Meanwhile, the unforgiving climate translates to “farm rice or die”, so Cambodia has never had much of a history of technological experimentation or valuing education (long ago, the Vietnamese thought the Khmers barbarians because they did not know how to store rice or irrigate crops). As a result, the country has still not developed much productive agriculture, manufacturing or professional services. With a do-nothing government, no social safety net and an undeveloped economy, the people have no choice but to subsist or face starvation.

So… Cambodia was not the most interesting or enriching place (bus rides through all tropical/subsistence farming land are not very interesting), just a stagnant jungle of poverty without pride, without much to share besides temples from 900 years ago.

I’m not so cold-hearted to think that an impoverished country should be ignored because it is culturally weak. Still, why did I spend so much time there rather than just making a quick stop?

I guess I just didn’t know; people never say “you’re better off spending more time in Vietnam.” I’d heard good things from my parents and others, and never heard any bad reports or even tales of Angkor annoyance. Lonely Planet really talked it up, obviously overrating just about everything and not talking frankly enough about its uglier aspects. Since the country is small, it seemed easy to cover a lot of different ground (and I did!) without sitting on the bus for toooo long. Plus, I was enticed by the cheap prices. I was excited to check out the beaches at Sihanoukville, stay at a bungalow resort for just $10/night, see the wonders of Angkor, see what is the fuss about the old “Pearl of Asia.”

Looking back, I enjoyed many things about my time in Cambodia: wandering around mysterious Bayon and Ta Prohm, exploring the graceful and whimsical architecture of Vann Molyvann, discovering hidden bars in Tonle Bassac, eating Blue Pumpkin ice cream, hiking in jungles, swimming by a refreshing waterfall in the remote, deserted Cardamoms, watching Beyoncé on the bus, watching movies and TV at night with loved ones, windy but calm mornings at Oasis Bungalow Resort, hearing old-school Cambodian rock n roll music, a cold Anchor draft beer, white-sand beaches on perfectly sunny days (no rain or clouds ever!), finding serenity in a neon Ferris wheel after ingesting “happy” spring rolls, the light shimmering on the water in the late afternoon, bright orange sunsets. I had tons of fun.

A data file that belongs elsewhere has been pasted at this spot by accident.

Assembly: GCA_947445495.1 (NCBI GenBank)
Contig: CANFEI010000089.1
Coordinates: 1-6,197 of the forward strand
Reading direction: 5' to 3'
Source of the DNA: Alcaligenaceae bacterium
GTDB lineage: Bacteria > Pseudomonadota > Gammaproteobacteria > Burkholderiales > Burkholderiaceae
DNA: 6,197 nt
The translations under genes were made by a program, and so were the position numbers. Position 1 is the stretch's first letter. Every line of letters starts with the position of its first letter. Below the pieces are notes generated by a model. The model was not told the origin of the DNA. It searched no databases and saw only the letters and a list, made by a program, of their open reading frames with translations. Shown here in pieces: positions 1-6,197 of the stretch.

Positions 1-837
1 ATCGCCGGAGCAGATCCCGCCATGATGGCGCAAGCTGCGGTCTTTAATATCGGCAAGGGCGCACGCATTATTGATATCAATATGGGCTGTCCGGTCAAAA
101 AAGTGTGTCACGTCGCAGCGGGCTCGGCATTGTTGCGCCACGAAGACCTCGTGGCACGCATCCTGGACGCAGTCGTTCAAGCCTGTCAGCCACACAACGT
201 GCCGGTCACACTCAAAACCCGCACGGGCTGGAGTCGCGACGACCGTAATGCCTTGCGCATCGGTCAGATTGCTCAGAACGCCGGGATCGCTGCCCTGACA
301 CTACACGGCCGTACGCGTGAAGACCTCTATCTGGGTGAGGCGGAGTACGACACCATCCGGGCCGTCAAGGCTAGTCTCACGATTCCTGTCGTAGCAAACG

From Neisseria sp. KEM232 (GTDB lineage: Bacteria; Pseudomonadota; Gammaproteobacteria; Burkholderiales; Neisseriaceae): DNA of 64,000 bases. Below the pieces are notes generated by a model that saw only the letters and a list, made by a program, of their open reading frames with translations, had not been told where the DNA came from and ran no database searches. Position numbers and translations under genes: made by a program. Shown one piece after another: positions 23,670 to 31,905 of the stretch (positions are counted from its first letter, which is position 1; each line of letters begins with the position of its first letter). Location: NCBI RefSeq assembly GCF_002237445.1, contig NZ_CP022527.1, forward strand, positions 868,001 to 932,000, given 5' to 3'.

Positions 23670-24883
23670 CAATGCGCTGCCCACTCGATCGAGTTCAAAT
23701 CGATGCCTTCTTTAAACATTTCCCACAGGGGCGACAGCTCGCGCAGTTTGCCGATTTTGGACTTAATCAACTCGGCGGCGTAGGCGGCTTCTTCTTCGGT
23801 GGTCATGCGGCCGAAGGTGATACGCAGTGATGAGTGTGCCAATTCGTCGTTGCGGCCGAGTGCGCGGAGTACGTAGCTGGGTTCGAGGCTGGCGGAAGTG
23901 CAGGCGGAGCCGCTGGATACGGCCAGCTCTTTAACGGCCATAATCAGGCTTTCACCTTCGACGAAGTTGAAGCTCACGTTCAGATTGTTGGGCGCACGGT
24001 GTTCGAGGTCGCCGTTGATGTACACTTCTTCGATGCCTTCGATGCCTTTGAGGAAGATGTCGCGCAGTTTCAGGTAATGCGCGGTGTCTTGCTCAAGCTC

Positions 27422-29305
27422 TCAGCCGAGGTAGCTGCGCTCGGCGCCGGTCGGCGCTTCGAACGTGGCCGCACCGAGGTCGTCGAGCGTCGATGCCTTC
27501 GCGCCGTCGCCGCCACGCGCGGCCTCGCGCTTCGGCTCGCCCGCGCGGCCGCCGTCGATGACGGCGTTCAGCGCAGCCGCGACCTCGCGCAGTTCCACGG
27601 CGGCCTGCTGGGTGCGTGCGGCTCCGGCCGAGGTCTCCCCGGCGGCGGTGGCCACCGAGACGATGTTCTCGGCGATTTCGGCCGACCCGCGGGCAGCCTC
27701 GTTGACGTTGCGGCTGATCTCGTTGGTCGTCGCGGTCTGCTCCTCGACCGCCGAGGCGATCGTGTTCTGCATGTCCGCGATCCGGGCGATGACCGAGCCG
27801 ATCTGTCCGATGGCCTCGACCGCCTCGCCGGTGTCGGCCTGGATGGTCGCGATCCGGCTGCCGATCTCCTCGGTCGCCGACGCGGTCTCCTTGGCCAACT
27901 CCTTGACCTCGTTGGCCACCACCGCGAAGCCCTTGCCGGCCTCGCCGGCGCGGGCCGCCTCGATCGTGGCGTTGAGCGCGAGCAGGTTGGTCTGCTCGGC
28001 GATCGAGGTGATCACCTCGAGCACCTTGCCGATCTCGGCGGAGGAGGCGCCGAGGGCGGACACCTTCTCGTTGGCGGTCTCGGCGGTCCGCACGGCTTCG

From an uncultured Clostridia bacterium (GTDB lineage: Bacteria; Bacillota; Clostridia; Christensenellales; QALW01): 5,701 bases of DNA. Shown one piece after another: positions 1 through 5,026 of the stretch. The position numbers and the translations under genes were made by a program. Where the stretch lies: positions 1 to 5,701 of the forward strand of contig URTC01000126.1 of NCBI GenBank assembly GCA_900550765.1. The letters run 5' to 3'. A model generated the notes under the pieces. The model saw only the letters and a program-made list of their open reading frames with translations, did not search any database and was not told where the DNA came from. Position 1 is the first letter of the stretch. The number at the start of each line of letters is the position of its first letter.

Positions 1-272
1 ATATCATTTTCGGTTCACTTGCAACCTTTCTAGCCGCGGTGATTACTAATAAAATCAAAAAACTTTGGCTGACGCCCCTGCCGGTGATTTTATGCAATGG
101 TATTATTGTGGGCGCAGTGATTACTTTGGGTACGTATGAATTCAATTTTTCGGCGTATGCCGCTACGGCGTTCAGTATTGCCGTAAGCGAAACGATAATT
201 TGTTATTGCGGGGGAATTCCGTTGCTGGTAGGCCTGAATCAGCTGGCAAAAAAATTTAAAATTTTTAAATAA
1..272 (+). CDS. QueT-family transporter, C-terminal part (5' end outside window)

But I’m still not going back and if you’re going to Southeast Asia you are better off spending your precious time and money in Thailand and Vietnam.

*Flippancy and uselessness includes Norodom Sihanouk, who ruled 1953-1970 and left a lasting legacy despite very low expectations for the young king. While Sihanouk is beloved by his country and lauded for the lovely-fication of Phnom Penh, in my economist opinion he spent too much time hobnobbing with celebrities, personally designing dining rooms and making short films (seriously) and not enough time actually guiding and bringing about real economic development and poverty reduction. While limited progress was made in encouraging education and building some fixed capital during the Sihanouk era, the fact is Cambodia never even came close to modernization. One decent road does not a modern infrastructure make. Many would point to Sihanouk’s role in the renaissance in building that occurred during this time, but construction alone does not necessarily raise worker productivity. Projects like copious sports arenas are not transformative infrastructure; in fact you could argue that they are a waste of public money which could have been spent on other development needs. Sihanouk did not set a precedence of poverty reduction or build viable export industries. He never addressed the reality that most Khmers continued to generate their livelihood through back-breaking subsistence farming, and so they remain in a society of poverty and corruption today.

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Koh Kong and Sihanoukville

cardamom mountains
Tranquility

After a week in Burma, I returned to Phnom Penh with Keala, where we met up with Alicia, my BFF from Cal. I had enjoyed my recent visit to PP with Daniel and was excited to show my sister and bestie the sweet bars I had found, ideal for a hangout and a drink! Riding in the cab down the Russian Boulevard felt comfortingly familiar. This time we would stay right on Sisowath Quay.